About this blog Subscribe to this blog

Events: Weekend Thoughts On NSVF 2012

Nsvf2012 logoWe're still waiting for the Howard Fuller and Rahm Emanuel videos but, with the benefit of a couple days to reflect, here are some thoughts about last week’s NSVF summit that I haven't seen elsewhere:  the newfound prominence given to the parent trigger, the honest self-criticism about public engagement, the choice of Howard ("Storm The Bastille") Fuller as opener, the general disappointment following Emanuel's speech.

Plus a reward video at the end.

*COMING OUT FOR THE PARENT TRIGGER:  It was notable to me that the organizers opened the summit with a screening of the parent trigger movie (“Won’t Back Down”) and an appearance by Parent Revolution’s Ben Austin, who also won one of NSVF’s annual awards.  From “Two Million Minutes” to “Waiting For Superman” to “Race To Nowhere,” the potential power of mass media to shape public option is clear, but the reform community has been publicly silent and privately dismissive of the trigger approach. Perhaps they’ve warmed to its potential or at least recognizing the danger of being left out of one of education’s few really “live” issues for 2012 – the kind of issue (along with cyberbullying) that fancy policy wonks don’t take seriously but journalists and debate moderators ask political candidates what they think about.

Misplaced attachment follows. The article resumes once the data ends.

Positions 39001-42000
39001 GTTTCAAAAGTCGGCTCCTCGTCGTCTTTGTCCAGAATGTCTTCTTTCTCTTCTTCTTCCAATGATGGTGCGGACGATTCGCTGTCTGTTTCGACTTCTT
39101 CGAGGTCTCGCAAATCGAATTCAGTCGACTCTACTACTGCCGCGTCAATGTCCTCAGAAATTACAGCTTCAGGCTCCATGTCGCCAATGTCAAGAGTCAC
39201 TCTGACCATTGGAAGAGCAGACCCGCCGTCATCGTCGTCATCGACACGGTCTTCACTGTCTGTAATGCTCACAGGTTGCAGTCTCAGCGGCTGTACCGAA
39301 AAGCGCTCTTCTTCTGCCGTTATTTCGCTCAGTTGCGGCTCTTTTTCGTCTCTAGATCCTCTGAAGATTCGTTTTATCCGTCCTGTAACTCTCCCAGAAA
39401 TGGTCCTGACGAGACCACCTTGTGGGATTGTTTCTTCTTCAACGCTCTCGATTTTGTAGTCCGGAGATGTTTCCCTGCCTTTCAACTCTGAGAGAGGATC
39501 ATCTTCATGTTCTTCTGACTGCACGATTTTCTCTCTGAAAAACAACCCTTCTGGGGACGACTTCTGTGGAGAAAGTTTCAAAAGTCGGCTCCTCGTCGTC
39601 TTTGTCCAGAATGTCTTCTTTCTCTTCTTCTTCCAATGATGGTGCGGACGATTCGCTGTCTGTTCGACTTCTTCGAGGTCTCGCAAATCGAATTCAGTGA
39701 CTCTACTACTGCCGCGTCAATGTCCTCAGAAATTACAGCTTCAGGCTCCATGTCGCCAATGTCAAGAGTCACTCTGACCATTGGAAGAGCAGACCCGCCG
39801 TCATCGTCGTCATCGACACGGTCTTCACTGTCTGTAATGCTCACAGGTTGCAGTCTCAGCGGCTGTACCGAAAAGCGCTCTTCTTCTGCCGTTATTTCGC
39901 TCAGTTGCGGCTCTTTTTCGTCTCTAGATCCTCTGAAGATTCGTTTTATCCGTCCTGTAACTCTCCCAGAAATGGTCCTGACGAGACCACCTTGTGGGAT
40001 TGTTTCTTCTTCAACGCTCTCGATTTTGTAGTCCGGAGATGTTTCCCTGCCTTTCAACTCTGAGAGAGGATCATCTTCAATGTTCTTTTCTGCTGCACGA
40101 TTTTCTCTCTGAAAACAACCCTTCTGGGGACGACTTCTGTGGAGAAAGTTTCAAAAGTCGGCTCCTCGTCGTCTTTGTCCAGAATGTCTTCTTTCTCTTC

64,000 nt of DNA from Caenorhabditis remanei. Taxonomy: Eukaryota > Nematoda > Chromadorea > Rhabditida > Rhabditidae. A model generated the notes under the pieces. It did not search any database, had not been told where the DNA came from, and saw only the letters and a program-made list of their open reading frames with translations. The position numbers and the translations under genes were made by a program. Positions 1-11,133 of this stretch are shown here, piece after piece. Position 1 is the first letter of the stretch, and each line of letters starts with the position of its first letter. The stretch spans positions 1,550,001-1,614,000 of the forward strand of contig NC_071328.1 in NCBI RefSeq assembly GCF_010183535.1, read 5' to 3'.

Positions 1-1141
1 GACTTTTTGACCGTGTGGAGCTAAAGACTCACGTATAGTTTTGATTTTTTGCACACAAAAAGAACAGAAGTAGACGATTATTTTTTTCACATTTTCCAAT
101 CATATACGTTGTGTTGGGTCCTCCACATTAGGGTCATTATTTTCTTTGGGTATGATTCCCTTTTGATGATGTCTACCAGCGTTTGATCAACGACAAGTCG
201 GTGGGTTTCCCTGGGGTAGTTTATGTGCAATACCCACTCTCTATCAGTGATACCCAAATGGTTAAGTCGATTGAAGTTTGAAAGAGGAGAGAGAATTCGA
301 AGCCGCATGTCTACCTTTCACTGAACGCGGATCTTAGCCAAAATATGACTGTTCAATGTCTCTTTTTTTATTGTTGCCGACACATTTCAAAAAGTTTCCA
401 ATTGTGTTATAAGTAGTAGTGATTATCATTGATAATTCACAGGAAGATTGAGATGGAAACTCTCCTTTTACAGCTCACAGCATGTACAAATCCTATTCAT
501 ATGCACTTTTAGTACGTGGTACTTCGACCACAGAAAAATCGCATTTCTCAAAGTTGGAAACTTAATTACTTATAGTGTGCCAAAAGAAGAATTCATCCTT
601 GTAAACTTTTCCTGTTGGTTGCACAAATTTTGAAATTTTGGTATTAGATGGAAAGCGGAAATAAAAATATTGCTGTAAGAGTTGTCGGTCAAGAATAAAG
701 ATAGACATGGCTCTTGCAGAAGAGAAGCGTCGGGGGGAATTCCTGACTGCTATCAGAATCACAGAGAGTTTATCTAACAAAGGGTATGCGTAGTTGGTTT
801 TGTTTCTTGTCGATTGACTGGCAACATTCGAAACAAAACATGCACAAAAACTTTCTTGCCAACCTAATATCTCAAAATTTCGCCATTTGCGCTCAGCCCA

*CONVINCING A SKEPTICAL PUBLIC:  Wearing polka-dotted reading glasses and with a thick stack of notecards, NSVF president Ted Mitchell gave what I thought was a pretty good speech about the need for reformers to do things differently, and better. “While we were making progress on the ground, we were losing our case in the public opinion,” he said.  The claim that reformers have been waging a war on teachers has stuck.  “We have to scale our work, and convince an increasingly skeptical public,” according to Mitchell. To do so, reformers need to bring others into the conversation, including in particular teachers, whom Mitchell described as a natural ally. “We need to listen to what teachers are telling us, and we need to respond.”